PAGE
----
Denton, who is Greengate’s project architect, relocated to Sweden to work for Ralph Erskine in 1999, and in this project will draw on his knowledge of the Bostadsbestämmelser residential design requirements which, for example, do not require fire lobbies at the entrances of apartments within four-storey developments. He’s determined to push this through Building Control at Greengate, bringing to mind Erskine’s ‘have a go’ approach. This worked for Erskine in Sweden, and will hopefully enable Greengate to proceed beyond critique and polemic.

The Marmot Review

In 2008, professor Michael Marmot was asked to chair an independent review to propose the most effective evidence-based strategies for reducing health inequalities in England. The report, ‘Fair Society, Healthy Lives’, was published in February 2010, and concluded that action was needed on six policy objectives:

• Give every child the best start in life

• Enable all children, young people and adults to maximise their capabilities and control their lives

• Create fair employment and good work for all

• Ensure a healthy standard of living

• Create and develop healthy and sustainable places and communities

• Strengthen ill-health prevention

Architect’s view: Swedish housing

‘Architects in Sweden have much less power than in Britain. The City of Stockholm is very strong, with much higher planning staff levels. It has aggressively acquired land, so the most powerful developers have to do what it wants. Architects work very closely with planners, often on competitions. ‘Design and Build is the norm here, and Swedish architects are much better at spatial planning than detailed design.

They usually ‘let go’ after projects reach the equivalent of Stage D or E. The design of interiors tends to be determined by the market and residential design standards, and external walls – a very serious matter in Nordic climates – are left to structural engineers. ‘Although Sweden is relatively underpopulated, high-density apartment living is the norm in cities. Ralph Erskine exported the idea of the village green to Sweden.’
Geoff Denton, director, White Arkitekter

The Swedish Standards Institute’s residential design requirements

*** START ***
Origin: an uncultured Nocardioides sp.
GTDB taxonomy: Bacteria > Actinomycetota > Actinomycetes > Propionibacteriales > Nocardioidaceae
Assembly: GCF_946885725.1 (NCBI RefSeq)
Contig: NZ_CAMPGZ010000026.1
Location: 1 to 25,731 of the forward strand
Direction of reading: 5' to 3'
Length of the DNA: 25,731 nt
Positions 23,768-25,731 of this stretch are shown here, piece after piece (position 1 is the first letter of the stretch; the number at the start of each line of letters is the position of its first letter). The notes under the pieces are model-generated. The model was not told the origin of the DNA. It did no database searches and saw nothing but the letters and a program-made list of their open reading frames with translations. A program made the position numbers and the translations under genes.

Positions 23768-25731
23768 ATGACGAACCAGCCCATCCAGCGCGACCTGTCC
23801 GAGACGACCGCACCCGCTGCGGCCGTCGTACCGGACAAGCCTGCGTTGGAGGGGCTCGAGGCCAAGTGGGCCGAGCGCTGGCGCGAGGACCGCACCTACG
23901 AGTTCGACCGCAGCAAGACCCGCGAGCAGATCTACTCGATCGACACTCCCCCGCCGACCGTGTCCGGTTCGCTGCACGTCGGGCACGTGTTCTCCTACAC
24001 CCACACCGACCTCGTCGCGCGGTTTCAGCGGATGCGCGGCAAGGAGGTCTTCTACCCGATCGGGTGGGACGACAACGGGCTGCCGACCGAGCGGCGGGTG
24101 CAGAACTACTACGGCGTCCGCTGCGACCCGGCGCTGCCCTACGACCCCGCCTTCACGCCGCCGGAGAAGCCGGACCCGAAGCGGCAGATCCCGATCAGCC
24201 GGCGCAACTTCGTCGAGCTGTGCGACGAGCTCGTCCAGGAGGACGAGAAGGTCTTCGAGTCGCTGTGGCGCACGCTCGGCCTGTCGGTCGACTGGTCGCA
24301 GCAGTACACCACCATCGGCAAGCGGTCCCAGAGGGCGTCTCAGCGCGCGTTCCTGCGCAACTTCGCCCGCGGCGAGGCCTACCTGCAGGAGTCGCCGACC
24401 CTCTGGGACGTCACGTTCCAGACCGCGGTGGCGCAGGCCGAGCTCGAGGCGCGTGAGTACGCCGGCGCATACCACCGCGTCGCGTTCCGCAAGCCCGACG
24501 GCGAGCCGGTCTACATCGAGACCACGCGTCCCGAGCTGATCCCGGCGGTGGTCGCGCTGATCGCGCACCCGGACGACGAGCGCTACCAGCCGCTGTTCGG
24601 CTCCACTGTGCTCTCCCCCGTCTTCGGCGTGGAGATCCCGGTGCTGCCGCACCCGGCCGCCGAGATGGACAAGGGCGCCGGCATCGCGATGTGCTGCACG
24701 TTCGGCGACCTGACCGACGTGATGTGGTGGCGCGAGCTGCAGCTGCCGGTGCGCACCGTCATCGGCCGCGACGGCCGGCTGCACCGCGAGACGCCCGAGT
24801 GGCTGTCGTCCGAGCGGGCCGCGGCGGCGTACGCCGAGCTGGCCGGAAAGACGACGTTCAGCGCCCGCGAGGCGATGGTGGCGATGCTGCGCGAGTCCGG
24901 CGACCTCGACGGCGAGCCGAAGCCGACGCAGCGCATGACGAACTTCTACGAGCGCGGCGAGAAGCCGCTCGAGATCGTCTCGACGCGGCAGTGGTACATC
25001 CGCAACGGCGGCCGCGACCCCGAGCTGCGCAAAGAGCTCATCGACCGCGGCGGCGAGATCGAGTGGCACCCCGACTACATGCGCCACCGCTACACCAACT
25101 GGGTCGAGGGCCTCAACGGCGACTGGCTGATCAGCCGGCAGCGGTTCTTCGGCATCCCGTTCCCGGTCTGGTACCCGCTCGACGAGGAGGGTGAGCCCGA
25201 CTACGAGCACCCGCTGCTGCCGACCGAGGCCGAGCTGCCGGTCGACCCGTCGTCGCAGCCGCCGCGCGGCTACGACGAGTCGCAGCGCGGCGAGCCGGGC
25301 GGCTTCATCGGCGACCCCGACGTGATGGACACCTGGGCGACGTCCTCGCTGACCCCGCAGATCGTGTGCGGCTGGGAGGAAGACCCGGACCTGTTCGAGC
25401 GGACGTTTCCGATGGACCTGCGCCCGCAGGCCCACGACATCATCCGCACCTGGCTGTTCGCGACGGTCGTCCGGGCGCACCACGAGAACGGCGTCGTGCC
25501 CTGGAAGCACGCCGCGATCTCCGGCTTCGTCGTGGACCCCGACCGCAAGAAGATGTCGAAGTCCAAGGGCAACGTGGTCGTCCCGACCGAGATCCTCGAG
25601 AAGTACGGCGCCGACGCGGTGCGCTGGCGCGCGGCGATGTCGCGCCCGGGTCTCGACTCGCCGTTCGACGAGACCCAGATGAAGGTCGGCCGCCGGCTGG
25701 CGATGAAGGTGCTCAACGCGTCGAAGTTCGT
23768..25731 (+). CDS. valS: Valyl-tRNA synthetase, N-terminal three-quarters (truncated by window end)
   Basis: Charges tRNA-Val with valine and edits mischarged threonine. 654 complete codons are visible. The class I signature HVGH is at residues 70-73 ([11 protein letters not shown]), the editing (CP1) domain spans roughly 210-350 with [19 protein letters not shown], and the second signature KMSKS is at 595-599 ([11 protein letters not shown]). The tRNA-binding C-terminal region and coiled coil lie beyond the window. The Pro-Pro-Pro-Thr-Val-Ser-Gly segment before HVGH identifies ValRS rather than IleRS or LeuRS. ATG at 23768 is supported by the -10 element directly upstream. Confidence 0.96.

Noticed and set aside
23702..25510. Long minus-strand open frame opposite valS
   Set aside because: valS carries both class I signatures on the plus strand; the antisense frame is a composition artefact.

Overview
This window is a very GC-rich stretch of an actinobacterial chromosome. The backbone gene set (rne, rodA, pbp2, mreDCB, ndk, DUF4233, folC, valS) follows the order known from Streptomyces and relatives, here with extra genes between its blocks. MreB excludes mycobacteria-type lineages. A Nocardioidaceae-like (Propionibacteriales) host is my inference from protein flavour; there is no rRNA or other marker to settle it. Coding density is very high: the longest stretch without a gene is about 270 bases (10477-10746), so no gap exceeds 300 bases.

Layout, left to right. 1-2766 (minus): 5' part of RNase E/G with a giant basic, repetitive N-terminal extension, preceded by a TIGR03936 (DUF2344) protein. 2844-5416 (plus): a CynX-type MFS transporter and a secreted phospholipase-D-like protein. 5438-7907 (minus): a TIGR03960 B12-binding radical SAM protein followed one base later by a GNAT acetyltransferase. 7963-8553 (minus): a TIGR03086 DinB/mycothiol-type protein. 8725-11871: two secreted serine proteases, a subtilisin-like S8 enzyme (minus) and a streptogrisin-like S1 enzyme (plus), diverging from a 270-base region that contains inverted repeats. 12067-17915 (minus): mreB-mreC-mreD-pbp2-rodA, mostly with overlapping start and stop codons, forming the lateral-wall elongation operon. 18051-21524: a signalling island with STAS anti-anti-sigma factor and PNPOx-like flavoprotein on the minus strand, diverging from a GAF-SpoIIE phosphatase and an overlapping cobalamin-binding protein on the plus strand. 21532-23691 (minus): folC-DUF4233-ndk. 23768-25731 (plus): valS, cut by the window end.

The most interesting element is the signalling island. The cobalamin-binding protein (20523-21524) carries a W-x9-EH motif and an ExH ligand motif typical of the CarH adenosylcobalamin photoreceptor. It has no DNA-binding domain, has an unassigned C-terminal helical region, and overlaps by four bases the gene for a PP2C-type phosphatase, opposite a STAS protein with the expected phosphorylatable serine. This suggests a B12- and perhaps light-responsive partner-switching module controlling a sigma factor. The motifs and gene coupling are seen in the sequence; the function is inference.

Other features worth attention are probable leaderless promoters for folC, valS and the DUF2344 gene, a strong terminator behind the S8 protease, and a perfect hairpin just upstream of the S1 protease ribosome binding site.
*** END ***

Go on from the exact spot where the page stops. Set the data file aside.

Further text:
General principles: access for disabled visitors in all new living accommodation, rather than full handicapped provision throughout. Standards are dependent on the number of apartment occupants.

1.   Bathroom to be suitable for wheelchair access. Common bathroom to allow for laundry facilities

2.   Kitchen to have minimum work space length, cupboard provision and fridge-freezer space

3.   Space provision to ensure dining table does not interfere with disabled access to kitchen facilities and that all occupants can dine together

4.   Minimum length of storage for clothes hanging plus additional storage

5.   Master bedroom suitable for disabled access

6.   Provision for all occupants to have a seat in the living room for family gatherings

7.   All apartments to have private external space, large enough for entertainment

8.   Lift to be large enough for stretchers

9.   Requirements for smoke venting, fire-rated doors and lobbies more relaxed than in the UK

10.  Other required standards cover communal space, committee room, sauna facilities, cycle park, pram stores, refuse and washing rooms

Project data

Competition launched August 2010
Winner announced April 2011
Client Salford City Council and NHS Salford
Developer NorthernGroup
Housing association Great Places
Architect White Arkitekter
Structural engineer Stockley
Services engineer AECOM
Cost consultant Gardiner & Theobald
Masterplan site area 1.45 hectares
Approx no of residential units in masterplan site area 120
Phase 1 site area Site area: 3,075m2, Gross built area: 7,422m2, Total no of apartments: 47, Total no of houses: 12, Plot ratio: 2.4:1
Estimated annual space heating load Close to 15kWh/m2 Passivhaus target
Energy efficiency CSH Level 4
Renewable energy Approx 15m2 high-efficiency PVs on roof of each house. Small-scale low CO2 heat network means most homes will meet Level 5 standard
Energy supply Block-wide small-scale heat network. Phase 1 to have centralised boiler with small CHP plant, using gas or possibly biomass. Each dwelling to have consumer unit for heat exchange and metering, with integral PVs on roof and south-facing apartment block facade. Phase 2 housing block and Phase3 Eco Boomerang and houses to have small-scale heat network. Eco Boomerang roof may have wind turbines. PVs integrated into south-facing balconies. All dwellings could be switched to city-wide district heating.
Background ventilation Mechanical ventilation with heat recovery (MVHR). Small apartments will not need radiators because high fabric performance and heating coils in MVHR will top up space heating.